Does anyone really confuse Wonder Woman’s costume with a swimsuit? I guess the writer thinks that’s what Wonder Women wears to the beach, and she changes to her real Wonder Woman costume in a cabana. (The other not-so-pretty things in this paragraph are a relatively minor goof of a missing word and a wrong word, which I can only hope is a typo.)

This writer needs to learn something about punctuation. A hyphen is no substitute for a dash. A hyphen joins words; a dash separates them. And random commas don’t help your readers; they just frustrate them. And I really don’t know what to say about triangular fabric that has opportunity.

The rest of the article consists of photos and their captions, which for some reason are actually readable, though the literary quality is not an improvement. We really shouldn’t be subjected to an all-American error on Independence Day:

I’m pretty sure the word video is not part of the video’s title and that the writer published this article before it was ready:

And finally, a gaffe à la Yahoo!:

It’s not Veterans Day

In an attempt to honor Veterans Day, a writer for Yahoo! Shine gives it a decorative flourish with an apostrophe:

When she’s not adding unnecessary punctuation marks to holidays, the writer is misquoting Dr. Jill Biden, who generally speaks in complete sentences:

Do I really need to explain what’s wrong with being home from the holidays? Or that post-traumatic stress disorder isn’t a proper noun, but it does sport a hyphen?

Oh, so now she uses a hyphen! But a hyphen is no substitute for an em dash — it just confuses me because a hyphen joins words. And it’s still not Veterans Day with an apostrophe:

That’s about per for the course

Once again displaying a disregard for grammar, a journalist for Yahoo! News mistakes whom for the correct word and a hyphen for a dash:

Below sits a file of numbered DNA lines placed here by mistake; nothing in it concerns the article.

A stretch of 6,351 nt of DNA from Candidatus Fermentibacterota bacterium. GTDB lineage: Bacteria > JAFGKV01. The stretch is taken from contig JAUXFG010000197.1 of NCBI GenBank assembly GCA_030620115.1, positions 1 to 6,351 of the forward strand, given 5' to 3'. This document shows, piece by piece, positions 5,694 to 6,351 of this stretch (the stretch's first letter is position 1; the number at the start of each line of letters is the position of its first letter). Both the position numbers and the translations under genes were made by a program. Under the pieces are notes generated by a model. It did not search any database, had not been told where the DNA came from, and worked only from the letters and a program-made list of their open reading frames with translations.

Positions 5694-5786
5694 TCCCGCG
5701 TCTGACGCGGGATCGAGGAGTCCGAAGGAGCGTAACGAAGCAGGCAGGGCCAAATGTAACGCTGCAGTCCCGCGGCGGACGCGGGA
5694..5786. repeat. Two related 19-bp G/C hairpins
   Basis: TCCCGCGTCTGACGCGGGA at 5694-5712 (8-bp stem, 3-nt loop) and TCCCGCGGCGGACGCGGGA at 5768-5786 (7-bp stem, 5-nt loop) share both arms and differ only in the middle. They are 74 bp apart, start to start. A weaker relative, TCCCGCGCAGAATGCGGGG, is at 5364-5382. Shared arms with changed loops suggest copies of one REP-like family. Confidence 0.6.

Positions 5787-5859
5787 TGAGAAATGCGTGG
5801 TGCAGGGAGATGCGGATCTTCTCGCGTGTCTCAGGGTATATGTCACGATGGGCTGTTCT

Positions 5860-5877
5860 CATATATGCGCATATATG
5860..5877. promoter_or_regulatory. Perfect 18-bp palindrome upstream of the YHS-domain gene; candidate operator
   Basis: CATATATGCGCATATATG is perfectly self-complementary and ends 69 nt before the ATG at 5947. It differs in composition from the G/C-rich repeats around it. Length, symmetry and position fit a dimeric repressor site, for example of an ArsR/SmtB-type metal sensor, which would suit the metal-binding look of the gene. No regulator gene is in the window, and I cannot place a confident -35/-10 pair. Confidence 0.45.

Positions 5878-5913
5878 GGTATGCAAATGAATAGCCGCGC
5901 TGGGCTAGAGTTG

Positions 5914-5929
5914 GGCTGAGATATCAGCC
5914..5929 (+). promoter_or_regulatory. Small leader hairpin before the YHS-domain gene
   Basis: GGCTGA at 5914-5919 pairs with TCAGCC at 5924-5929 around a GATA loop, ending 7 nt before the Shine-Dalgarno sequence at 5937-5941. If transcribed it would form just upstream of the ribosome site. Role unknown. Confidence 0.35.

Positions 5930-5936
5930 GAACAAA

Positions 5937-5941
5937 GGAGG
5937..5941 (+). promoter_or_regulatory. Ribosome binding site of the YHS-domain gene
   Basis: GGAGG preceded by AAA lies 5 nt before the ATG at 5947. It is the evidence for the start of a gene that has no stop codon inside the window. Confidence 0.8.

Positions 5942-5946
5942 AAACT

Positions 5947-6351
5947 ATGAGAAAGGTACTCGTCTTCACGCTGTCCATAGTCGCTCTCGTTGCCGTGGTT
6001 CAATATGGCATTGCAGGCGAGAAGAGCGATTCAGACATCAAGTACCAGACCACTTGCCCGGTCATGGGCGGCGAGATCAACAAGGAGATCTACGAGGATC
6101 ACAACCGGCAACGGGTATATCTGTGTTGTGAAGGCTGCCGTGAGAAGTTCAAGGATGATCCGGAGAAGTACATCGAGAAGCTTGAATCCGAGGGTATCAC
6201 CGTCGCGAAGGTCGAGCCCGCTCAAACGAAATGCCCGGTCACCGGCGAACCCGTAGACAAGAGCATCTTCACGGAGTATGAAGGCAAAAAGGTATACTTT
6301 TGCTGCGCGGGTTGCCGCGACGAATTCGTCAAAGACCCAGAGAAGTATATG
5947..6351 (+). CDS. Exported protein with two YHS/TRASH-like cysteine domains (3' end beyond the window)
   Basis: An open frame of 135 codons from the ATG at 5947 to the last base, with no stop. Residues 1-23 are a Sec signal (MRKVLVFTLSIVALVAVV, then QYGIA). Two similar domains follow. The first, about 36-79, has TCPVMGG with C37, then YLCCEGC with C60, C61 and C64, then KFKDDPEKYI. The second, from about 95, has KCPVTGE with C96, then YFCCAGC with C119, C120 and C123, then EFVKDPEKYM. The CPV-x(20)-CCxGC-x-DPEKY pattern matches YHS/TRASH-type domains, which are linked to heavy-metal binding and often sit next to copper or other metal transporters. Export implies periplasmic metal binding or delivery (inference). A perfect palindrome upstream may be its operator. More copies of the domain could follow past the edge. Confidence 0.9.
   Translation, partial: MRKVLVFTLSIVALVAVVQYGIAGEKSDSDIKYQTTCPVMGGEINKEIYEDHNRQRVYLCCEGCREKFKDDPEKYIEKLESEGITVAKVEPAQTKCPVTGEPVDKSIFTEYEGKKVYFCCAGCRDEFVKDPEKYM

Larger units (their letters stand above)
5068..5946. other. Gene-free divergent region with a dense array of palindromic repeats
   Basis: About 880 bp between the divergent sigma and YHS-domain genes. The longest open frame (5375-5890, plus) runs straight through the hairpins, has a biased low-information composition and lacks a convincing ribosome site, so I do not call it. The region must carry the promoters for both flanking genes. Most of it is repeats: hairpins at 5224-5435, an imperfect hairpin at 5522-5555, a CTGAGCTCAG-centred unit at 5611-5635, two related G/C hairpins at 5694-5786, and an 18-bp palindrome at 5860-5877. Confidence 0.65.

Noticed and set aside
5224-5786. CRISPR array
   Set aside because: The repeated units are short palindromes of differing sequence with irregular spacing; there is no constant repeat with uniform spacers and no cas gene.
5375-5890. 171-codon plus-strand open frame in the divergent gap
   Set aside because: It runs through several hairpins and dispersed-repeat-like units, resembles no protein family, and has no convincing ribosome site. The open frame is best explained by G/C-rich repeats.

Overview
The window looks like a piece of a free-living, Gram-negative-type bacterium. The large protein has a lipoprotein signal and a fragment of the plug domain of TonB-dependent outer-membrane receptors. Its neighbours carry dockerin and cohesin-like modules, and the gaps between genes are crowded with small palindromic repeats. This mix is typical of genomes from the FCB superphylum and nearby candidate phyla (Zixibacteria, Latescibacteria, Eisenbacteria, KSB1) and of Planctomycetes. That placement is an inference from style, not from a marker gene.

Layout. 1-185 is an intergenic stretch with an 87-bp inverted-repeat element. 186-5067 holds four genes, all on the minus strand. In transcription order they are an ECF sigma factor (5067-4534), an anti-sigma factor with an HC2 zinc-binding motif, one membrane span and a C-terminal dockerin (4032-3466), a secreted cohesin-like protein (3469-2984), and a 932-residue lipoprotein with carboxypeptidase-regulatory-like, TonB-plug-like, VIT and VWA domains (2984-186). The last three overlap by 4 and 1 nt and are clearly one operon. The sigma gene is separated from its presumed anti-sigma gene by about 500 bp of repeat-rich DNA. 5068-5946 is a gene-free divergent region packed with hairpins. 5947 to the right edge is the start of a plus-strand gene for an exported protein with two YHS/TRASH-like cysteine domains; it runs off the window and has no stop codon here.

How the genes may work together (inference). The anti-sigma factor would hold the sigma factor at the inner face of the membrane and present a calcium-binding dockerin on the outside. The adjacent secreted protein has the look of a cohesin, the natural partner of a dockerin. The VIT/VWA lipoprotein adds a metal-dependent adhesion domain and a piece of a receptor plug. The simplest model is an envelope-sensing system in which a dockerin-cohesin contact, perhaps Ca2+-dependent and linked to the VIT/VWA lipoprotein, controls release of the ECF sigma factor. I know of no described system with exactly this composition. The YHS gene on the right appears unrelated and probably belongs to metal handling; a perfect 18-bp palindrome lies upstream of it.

There’s no explaining how mistakes like these get passed on to the reader:

But that’s about par for the course at Yahoo! Also common is the use of the hyphen when a dash is required. At least the writer tried to include the HTML symbol for an em dash, but failed. But that’s not the worst of this mess. I’d say forgetting to complete a sentence is a high crime in journalism:

Mistakes like this can be really damaging to a news source’s reputation:

It would be damaging, that is, if anyone considered Yahoo! a reliable source of news.

“Hello, pot. This is kettle calling”

While some blog readers are judging Greta Van Susteren’s intelligence, others are judging the abilities of a Yahoo! News journalist to write about the subject.

Readers are probably questioning a writer who can’t spell the name of the Fox news host nor the subject itself:

If they’re like me (and who is?), they’re thinking that the writer has a problem with the Space bar on his keyboard and that he doesn’t proofread anything he writes:

… and that he doesn’t know the difference between a hyphen and a dash. There’s that problem with the Space bar again:

Dispensing with part of Ms. Van Susteren’s surname (and misspelling the part that’s left), the writer also includes an unnecessary S in the possessive of Morris:

Hello, pot? I think there’s a kettle at Yahoo! calling.